I have also had the chance to connect with many volunteers in the hospital from around the world. It has been really interesting to hear about their countries’ healthcare system in contrast to that of Ecuador. Given the opportunity to converse with healthcare professionals and learn hands-on has been an experience completely different from studying at Brandeis. I have gained many medical skills such as taking blood, stitching, and taking vital signs which are skills that I would not attain until later in medical school. I have also learned that 80% of Ecuadorians use the universal healthcare system, which is supplied by the government. Unfortunately, there are not enough hospitals to support the demand. Consequently, often the hospital I work at and others in Ecuador tend to be in hysteria, with as many people jammed into the waiting rooms as possible. A great article that discusses these issues can be found here. As the United States moves toward universal healthcare, I think it will be important to recognize the weaknesses of other universal healthcare plans to know how to structure and improve it. If you are interested in a quick synopsis of the healthcare system in Ecuador, PubMed does a great job.
A skill that I have gained and am continuing to work on is my ability to communicate in Spanish to the patients, doctors, and other healthcare professionals. More than becoming well versed in Spanish medical terminology, I have been more confident in approaching doctors and nurses and asking them about their experience and what they do. Finding the confidence to follow my curiosity in a very different culture is something that I was afraid I would be unable to do. I look forward to continue pursuing my curiosity academically, as a future healthcare professional, and as a visitor in a foreign country.
My internship abroad has thankfully taken off smoothly and my first week at Hospital Pablo Arturo Suarez has been an incredible learning experience so far.
Pablo Arturo Suarez is a public hospital located in the north end of Quito, Ecuador. The significance of this hospital is the fact that it is indeed public and therefore many people from all over Quito and the surrounding areas come if they cannot afford private healthcare. Most of these public medical institutions are highly understaffed due to the shear amount of people that are constantly coming in and out. The mission of the hospital is to promote quality care by educating patients on the necessity of preventible care, recovery, and rehabilitation of all peoples regardless of status or ethnicity. This dedication to social justice in Latin America really inspires me to pursue learning about the injustices of the health care systems both internationally and at home-in America. If interested in knowing more about the hospital and all of the departments it offers, you can click here.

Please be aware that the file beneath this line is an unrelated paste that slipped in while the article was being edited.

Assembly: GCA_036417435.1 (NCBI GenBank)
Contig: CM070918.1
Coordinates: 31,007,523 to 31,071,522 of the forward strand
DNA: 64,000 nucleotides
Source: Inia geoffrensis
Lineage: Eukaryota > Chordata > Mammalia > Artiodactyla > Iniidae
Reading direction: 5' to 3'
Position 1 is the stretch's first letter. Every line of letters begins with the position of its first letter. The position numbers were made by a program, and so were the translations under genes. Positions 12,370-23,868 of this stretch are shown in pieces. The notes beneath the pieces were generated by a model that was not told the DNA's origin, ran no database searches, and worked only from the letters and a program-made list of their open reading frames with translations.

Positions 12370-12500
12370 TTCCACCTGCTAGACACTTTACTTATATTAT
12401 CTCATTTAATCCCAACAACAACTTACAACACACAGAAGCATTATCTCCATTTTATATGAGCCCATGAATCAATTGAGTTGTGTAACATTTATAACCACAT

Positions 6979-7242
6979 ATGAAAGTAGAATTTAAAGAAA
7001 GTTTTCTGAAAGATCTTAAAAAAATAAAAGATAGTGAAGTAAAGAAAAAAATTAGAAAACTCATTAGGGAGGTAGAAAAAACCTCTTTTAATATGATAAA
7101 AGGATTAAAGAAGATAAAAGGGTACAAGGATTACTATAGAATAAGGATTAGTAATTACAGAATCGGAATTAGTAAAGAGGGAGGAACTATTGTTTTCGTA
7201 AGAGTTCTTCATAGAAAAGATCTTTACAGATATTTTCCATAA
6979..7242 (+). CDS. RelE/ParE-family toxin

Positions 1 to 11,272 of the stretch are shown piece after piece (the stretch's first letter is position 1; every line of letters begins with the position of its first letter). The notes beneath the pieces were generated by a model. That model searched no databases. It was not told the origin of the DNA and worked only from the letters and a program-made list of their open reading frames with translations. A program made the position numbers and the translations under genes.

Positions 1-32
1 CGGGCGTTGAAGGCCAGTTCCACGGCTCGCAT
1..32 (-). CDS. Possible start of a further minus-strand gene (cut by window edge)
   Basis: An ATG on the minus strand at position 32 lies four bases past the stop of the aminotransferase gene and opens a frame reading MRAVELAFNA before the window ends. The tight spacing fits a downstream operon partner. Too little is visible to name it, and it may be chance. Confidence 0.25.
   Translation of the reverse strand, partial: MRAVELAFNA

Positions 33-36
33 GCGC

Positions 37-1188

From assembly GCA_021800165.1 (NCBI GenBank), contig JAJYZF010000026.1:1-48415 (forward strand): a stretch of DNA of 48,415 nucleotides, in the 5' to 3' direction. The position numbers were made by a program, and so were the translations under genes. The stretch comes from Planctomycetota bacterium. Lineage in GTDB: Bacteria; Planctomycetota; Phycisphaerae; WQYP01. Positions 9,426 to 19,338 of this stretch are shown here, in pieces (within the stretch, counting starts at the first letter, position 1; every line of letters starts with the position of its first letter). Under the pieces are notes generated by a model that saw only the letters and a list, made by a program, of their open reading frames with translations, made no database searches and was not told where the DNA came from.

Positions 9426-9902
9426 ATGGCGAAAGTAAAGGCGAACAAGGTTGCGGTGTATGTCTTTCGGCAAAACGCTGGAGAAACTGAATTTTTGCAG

One of my goals this summer is to observe the Ecuadorian healthcare system, and to compare and contrast this system to the United States healthcare system. An important cultural aspect in Quito which is very unique, is the presence of an indigenous population(s). Many peoples seek healthcare from these public institutions; Pablo Arturo Suarez has made a point to label most signs in the native language. This brings up an issue that is often faced in America: cultural and language barriers and their effects on quality care. I hope to understand how doctors in Ecuador try to effectively communicate and explain certain treatments while ensuring the understanding of all patients. The indigenous population still very much treasures traditional and alternative medicine and it will be interesting to see how this coexists in a very modern city. If you are interested in Ecuadorian culture and the synthesis of peoples who live here I recommend visiting this site which gives some historical background.
Another goal for the summer is to become fluent in Spanish medical terminology and gain confidence in effectively communicating to Spanish speakers in regards to their health and treatment. As mentioned before, language barriers can cause detrimental effects on patients. In the United States, the second most spoken language is Spanish. I felt that as someone pursuing the medical field I should be bilingual-if not more- in order to be able to give the best care possible.
As far as my duties go at the hospital, I generally assist in places that are understaffed and undertake projects of the day that need to be done. This includes taking patients vital signs, assisting doctors during procedures and surgeries, and organizing paperwork. I will hopefully get a well-rounded view of the way a public hospital runs in Ecuador and how a healthcare system works as whole.